Back pain, backrests^

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Mark R
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Back pain, backrests^

Post by Mark R »

Aching a bit in my lower pack today after paddling the past few days - a depressingly common situation these days, combination of age and lack of basic fitness.

As far as I'm concerned the only real solution is to get out and paddle more (and shift less furniture), but ... I'm not especially sure that the pretty decorative backrest in my Cetus is offering any real support.

Anyone understand backs and how they relate to backrests? Should I be looking to install something giving more support/pressure, or should I be training my back to sit upright without support?

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Post by CaptainSensible »

I could probably take the backrest out of my boat and not miss it; the seat in the Alaw has a hefty lower back/coccyx support that forces you to sit upright (something I end up doing anyway; I only lean back in my boat when resting or attempting to roll). I probably also use the knee braces in my boat to stop me from leaning backwards too.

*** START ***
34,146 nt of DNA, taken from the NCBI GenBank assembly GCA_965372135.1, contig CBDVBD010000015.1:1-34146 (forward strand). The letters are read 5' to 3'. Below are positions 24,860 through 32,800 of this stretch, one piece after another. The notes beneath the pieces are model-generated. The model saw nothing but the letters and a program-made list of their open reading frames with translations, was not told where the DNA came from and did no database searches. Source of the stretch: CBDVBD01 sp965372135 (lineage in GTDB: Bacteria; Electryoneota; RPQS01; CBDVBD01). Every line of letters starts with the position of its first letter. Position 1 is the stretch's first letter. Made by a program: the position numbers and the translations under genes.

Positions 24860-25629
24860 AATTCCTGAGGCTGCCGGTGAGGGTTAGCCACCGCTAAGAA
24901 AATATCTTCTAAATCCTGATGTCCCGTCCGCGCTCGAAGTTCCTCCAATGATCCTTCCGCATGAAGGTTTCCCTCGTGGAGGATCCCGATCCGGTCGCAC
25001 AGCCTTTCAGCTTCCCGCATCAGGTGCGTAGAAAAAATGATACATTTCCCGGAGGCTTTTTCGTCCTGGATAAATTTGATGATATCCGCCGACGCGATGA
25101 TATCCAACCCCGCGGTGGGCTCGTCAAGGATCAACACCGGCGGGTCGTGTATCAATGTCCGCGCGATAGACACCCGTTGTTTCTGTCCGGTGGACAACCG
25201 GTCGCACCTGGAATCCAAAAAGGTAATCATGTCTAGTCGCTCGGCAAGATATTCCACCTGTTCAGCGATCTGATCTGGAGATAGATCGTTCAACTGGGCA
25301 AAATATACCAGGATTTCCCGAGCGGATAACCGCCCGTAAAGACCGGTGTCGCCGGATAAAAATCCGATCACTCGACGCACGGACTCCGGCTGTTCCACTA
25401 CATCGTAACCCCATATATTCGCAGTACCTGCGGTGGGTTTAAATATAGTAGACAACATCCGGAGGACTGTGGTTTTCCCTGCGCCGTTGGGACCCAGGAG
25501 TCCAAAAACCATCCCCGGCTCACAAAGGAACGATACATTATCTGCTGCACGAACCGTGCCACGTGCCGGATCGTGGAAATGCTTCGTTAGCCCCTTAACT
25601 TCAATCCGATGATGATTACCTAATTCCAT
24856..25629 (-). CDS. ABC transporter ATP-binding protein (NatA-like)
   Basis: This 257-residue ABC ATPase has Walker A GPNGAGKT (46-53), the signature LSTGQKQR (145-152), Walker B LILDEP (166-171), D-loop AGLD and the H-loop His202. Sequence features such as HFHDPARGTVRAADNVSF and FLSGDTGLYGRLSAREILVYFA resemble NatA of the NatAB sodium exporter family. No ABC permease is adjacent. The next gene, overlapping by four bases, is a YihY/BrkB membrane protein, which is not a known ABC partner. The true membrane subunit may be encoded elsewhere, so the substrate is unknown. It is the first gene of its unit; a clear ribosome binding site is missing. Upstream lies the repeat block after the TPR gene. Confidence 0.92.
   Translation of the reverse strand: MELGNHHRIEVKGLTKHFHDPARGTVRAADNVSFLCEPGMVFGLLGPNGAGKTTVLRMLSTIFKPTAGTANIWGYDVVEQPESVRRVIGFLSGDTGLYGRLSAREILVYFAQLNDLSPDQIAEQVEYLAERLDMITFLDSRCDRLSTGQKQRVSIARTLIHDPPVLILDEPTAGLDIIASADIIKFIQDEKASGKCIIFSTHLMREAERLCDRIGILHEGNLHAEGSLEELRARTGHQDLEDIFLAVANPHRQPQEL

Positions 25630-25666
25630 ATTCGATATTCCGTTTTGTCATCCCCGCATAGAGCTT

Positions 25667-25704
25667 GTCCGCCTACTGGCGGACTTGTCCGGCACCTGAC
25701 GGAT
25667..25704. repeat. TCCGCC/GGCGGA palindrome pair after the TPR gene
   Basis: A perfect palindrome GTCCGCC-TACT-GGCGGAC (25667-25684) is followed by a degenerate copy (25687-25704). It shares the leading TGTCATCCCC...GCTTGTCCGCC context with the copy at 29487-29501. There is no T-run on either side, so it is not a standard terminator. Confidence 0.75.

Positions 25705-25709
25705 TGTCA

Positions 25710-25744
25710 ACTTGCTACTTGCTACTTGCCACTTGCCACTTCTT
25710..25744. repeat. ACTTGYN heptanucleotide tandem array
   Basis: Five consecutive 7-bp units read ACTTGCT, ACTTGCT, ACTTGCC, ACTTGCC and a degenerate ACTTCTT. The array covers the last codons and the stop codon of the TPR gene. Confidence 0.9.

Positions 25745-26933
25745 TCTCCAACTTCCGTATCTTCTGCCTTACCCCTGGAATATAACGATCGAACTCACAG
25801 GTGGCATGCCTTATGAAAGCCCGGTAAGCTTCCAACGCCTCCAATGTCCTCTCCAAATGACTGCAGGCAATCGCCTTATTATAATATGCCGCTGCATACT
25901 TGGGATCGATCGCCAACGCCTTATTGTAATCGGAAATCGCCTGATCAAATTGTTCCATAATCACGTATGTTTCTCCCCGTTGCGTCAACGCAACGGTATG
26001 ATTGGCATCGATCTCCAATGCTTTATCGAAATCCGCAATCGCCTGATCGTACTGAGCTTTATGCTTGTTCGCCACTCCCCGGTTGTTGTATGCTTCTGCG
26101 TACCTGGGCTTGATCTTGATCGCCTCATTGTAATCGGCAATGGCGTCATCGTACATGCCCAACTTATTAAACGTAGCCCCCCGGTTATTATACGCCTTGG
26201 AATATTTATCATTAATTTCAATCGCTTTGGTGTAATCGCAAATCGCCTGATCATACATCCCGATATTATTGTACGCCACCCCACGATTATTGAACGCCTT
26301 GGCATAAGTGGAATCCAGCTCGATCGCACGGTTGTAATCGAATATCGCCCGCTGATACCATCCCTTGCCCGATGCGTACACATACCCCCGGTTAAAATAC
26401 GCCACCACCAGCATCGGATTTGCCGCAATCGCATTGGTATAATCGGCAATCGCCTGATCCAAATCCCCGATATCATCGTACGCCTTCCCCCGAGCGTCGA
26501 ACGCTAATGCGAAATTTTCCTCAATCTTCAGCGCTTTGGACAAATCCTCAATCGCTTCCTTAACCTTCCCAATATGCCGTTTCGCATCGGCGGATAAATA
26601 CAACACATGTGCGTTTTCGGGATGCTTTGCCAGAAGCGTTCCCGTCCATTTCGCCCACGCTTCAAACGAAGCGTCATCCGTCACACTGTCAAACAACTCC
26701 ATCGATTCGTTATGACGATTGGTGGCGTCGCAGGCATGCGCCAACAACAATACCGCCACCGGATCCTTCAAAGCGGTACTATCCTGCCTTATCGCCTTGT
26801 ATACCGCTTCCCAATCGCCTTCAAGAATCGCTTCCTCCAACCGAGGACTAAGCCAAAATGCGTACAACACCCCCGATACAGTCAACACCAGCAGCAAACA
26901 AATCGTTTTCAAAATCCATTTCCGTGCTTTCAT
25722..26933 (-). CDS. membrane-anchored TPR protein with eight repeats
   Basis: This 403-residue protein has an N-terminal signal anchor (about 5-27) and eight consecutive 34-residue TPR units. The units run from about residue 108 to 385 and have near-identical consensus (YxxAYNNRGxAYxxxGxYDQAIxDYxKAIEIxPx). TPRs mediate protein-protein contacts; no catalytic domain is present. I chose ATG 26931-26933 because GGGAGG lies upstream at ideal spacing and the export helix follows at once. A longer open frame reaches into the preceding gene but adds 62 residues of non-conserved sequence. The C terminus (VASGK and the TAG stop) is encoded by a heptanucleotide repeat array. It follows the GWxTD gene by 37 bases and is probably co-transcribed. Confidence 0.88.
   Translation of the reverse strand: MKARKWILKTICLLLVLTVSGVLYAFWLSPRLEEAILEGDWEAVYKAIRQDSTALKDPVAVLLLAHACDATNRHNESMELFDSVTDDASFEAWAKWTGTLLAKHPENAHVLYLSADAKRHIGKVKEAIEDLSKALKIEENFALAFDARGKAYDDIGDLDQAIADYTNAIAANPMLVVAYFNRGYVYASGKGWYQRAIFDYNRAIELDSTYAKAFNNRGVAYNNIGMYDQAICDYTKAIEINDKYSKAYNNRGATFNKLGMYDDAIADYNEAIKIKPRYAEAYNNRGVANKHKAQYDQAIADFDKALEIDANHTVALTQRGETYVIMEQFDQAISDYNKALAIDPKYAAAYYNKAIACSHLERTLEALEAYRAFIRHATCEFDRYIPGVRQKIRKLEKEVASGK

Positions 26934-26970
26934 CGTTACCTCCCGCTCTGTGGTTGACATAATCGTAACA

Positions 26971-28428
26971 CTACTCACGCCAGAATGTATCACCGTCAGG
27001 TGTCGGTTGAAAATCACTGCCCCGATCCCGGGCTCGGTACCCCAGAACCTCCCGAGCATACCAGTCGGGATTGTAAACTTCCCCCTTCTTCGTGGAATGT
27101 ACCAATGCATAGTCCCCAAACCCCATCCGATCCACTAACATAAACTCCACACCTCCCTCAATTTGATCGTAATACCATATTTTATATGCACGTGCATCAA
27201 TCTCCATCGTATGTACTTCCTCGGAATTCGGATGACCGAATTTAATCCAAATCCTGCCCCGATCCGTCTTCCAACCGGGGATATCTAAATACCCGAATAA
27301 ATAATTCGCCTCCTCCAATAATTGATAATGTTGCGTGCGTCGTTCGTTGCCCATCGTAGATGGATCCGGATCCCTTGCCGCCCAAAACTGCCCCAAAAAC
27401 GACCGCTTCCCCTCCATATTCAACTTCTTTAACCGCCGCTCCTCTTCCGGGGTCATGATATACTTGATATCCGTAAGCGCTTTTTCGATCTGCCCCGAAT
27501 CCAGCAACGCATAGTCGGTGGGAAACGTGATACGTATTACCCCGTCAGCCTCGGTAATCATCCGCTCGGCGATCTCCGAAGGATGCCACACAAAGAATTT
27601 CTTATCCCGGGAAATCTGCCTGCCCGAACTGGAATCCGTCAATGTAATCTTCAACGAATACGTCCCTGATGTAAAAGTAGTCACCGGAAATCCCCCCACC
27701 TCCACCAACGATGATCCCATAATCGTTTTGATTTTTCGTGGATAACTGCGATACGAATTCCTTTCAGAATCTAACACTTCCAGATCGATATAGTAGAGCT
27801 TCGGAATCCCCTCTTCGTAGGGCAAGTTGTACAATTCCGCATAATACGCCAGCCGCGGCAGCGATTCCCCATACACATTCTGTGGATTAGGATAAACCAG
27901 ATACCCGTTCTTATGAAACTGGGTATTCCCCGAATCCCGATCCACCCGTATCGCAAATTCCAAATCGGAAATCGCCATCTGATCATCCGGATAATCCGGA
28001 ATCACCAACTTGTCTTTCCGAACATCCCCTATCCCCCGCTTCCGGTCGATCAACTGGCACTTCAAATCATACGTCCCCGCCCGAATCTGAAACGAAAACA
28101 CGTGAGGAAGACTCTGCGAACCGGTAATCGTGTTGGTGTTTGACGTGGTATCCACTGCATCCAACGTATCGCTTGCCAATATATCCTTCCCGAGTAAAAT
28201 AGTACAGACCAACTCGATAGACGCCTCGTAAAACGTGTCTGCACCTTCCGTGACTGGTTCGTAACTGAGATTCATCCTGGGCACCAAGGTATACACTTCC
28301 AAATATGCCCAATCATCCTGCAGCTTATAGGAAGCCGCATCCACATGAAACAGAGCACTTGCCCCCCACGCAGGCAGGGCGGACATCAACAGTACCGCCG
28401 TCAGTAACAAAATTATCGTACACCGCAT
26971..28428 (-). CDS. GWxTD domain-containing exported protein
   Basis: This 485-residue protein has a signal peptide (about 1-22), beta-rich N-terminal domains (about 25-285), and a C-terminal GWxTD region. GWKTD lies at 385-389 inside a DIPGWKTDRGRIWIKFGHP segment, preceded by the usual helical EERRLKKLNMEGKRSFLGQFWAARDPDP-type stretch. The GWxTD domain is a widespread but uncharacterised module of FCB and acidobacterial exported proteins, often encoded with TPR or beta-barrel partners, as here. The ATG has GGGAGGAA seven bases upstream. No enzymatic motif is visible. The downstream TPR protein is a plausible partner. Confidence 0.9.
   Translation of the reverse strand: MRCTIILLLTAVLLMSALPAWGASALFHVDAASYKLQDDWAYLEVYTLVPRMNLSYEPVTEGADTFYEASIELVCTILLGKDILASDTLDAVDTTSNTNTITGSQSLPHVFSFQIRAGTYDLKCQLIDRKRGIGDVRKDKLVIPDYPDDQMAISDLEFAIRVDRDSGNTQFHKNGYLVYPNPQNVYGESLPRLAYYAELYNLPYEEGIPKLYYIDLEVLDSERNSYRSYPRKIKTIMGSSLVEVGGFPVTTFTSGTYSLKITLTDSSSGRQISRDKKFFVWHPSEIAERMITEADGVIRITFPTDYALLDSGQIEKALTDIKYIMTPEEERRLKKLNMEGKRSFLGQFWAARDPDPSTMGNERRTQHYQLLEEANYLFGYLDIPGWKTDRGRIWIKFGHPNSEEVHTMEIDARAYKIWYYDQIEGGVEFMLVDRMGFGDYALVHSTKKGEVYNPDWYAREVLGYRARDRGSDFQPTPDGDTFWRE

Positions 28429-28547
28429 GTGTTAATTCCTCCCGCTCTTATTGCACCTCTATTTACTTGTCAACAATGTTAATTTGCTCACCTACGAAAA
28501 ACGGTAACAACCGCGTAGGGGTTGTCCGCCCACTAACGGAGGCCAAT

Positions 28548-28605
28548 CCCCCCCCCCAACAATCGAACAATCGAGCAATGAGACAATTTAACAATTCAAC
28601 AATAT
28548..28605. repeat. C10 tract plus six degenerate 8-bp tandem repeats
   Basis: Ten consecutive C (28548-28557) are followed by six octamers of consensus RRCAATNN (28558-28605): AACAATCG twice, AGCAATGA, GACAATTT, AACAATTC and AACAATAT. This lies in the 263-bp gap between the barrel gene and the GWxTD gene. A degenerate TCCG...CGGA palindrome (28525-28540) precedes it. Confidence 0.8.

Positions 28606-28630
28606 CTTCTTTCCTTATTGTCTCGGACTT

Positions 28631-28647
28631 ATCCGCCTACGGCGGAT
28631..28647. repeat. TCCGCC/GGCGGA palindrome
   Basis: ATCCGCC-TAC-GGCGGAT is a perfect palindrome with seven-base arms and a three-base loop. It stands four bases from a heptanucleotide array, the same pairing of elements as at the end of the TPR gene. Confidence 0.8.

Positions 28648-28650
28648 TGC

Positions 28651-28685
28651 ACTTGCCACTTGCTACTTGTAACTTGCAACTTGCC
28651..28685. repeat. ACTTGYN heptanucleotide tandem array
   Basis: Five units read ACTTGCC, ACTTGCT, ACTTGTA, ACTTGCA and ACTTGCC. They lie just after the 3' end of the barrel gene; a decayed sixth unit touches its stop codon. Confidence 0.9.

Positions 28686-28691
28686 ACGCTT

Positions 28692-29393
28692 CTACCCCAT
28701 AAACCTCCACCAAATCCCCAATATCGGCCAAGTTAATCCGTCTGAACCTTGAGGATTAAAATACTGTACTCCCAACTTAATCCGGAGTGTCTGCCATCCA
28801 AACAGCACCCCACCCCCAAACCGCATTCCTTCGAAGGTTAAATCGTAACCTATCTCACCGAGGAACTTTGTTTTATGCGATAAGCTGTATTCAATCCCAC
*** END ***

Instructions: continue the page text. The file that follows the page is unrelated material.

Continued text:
I don't know what the Cetus seat looks like, but a big chunk of foam to support the lower back instead of a traditional backrest might work (I've seen an Alaw Bach with the backrest replaced with a [closed cell] foam wedge).
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Post by MikeB »

You're probably lacking sufficient sacral support (Google) - it may not just be the backband as the seat plays a part here too. However, I'd have said the P&H seats and backbands were generally not a problem.

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Post by Incayak »

Gentle yoga works for me (simple stretch exercises rather than ankles around the back of your neck)

Unfortunately, back problems are a function of age. Try this book - my girl's a yoga instructor and these simple stretches really make a difference ... eader-page